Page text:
What is the Digital Services Act (DSA)?

The Digital Services Act is a legislative proposal put forth by the European Commission aimed at updating and regulating the digital services ecosystem within the European Union. Its primary objective is to create a comprehensive framework that governs digital platforms and services, ensuring a safer and more transparent online environment for users and businesses alike.

Key objectives of the DSA

  1. Enhanced responsibility: The DSA seeks to establish clearer responsibilities and obligations for digital service providers, including platforms, online marketplaces, and social media networks. These providers would be required to take measures to address illegal content, such as hate speech, terrorist propaganda, and counterfeit products.
  2. Accountability and transparency: The DSA aims to increase the transparency of online platforms, particularly concerning their content moderation practices. Platforms will be required to provide more information about their algorithms, content removal processes, and advertising practices to users and regulators.
  3. New rules for large online platforms: The DSA introduces specific obligations for “very large online platforms” that have a significant impact on the European market. These platforms would be subject to additional scrutiny and obligations, such as periodic risk assessments, independent audits, and more stringent content moderation requirements.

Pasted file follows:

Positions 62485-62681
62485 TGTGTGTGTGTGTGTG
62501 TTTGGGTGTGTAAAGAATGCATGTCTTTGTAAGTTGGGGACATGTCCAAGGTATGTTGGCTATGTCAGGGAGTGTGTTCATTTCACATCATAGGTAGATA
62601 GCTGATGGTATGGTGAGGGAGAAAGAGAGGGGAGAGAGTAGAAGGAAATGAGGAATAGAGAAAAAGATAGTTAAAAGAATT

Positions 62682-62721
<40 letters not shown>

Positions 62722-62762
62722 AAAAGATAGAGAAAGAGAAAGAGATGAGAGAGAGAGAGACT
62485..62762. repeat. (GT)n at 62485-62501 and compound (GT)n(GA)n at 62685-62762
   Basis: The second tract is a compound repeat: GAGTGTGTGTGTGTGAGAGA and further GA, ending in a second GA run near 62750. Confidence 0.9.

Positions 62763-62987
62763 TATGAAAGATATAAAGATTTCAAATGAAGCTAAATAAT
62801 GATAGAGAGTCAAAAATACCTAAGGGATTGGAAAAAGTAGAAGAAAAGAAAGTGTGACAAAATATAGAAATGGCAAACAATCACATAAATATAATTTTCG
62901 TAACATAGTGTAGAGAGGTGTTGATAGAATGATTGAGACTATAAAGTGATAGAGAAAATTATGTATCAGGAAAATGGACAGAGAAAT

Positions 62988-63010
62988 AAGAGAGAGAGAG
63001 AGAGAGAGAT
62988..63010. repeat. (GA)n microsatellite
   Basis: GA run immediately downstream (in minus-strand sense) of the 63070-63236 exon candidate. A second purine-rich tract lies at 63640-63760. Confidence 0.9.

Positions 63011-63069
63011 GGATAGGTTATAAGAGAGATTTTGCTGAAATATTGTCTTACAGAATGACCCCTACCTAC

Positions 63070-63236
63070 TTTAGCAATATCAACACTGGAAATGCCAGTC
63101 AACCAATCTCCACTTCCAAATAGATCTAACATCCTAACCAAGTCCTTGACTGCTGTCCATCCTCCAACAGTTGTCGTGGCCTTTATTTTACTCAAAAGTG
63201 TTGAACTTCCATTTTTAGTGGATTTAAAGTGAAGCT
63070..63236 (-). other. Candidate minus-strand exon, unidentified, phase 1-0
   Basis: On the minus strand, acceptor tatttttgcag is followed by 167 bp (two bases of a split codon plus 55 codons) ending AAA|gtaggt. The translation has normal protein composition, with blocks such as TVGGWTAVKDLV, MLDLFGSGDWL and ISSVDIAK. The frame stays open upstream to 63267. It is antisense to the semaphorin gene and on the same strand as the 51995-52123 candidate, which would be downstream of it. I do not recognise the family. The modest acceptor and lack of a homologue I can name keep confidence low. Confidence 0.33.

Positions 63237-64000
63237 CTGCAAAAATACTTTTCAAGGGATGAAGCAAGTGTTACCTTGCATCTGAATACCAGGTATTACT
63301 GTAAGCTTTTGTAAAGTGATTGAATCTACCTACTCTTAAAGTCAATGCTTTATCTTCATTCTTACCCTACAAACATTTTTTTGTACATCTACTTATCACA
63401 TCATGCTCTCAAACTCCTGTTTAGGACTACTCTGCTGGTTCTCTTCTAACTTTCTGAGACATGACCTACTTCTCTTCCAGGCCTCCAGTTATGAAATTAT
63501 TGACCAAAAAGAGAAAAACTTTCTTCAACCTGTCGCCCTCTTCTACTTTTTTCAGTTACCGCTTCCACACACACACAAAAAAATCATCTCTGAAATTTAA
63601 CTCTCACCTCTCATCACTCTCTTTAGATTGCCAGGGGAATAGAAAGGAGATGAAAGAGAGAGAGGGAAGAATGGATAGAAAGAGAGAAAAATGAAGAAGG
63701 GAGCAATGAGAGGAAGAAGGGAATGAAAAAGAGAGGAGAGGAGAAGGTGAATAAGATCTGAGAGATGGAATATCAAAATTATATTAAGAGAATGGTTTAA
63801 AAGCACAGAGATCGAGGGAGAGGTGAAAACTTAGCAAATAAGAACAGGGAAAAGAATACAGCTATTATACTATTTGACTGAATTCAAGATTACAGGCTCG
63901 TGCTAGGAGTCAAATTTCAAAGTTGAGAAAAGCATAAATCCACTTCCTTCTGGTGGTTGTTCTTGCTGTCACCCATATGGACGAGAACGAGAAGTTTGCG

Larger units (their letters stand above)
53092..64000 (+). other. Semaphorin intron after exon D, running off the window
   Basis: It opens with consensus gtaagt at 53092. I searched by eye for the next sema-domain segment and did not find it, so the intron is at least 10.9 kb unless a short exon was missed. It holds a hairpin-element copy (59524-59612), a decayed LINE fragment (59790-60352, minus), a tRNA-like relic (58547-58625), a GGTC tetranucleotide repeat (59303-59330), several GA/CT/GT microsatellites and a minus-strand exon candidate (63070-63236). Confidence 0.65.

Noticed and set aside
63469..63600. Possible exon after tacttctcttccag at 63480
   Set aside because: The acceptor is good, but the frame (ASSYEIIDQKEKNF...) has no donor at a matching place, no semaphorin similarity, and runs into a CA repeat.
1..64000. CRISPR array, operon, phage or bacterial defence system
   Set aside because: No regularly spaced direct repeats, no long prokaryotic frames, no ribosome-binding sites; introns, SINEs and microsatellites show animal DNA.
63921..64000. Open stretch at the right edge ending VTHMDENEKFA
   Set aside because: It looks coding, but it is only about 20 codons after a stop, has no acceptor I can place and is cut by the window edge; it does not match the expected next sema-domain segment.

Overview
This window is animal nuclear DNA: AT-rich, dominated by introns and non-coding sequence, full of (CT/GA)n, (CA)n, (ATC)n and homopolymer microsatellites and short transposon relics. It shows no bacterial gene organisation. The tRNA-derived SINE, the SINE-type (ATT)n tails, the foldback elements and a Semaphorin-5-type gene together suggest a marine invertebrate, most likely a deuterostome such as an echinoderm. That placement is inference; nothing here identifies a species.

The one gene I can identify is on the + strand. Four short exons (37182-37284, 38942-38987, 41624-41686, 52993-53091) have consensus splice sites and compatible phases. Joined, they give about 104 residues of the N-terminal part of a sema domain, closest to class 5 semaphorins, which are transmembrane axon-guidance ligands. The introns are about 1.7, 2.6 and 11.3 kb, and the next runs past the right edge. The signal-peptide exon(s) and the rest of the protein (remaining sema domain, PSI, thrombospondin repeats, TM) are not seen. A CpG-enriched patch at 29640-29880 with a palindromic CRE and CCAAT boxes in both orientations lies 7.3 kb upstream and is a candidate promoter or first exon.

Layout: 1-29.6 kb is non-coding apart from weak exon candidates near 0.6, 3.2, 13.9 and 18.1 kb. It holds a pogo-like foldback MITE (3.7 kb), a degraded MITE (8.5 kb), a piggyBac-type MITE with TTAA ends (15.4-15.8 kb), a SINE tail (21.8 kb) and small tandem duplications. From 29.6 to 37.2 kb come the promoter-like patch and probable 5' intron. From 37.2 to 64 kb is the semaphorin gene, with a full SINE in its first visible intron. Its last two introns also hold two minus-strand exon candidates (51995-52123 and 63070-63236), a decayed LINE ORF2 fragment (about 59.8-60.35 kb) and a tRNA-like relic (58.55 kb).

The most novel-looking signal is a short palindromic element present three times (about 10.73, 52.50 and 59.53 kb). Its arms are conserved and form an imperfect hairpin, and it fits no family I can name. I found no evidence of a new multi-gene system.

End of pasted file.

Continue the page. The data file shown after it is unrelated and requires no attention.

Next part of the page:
4. Market access and fair competition: The DSA aims to promote fair competition in the digital market by addressing issues related to self-preferencing, unfair contractual clauses, and data access restrictions. It also introduces provisions to facilitate market entry for smaller competitors.
  5. User rights and remedies: The DSA aims to strengthen user rights and provide effective remedies for individuals affected by illegal content or harm caused by digital services. Users would have improved avenues for lodging complaints, redress mechanisms, and access to independent dispute resolution processes.
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Rules for operating cross-borders

The DSA presents several key provisions to regulate online activities across borders including: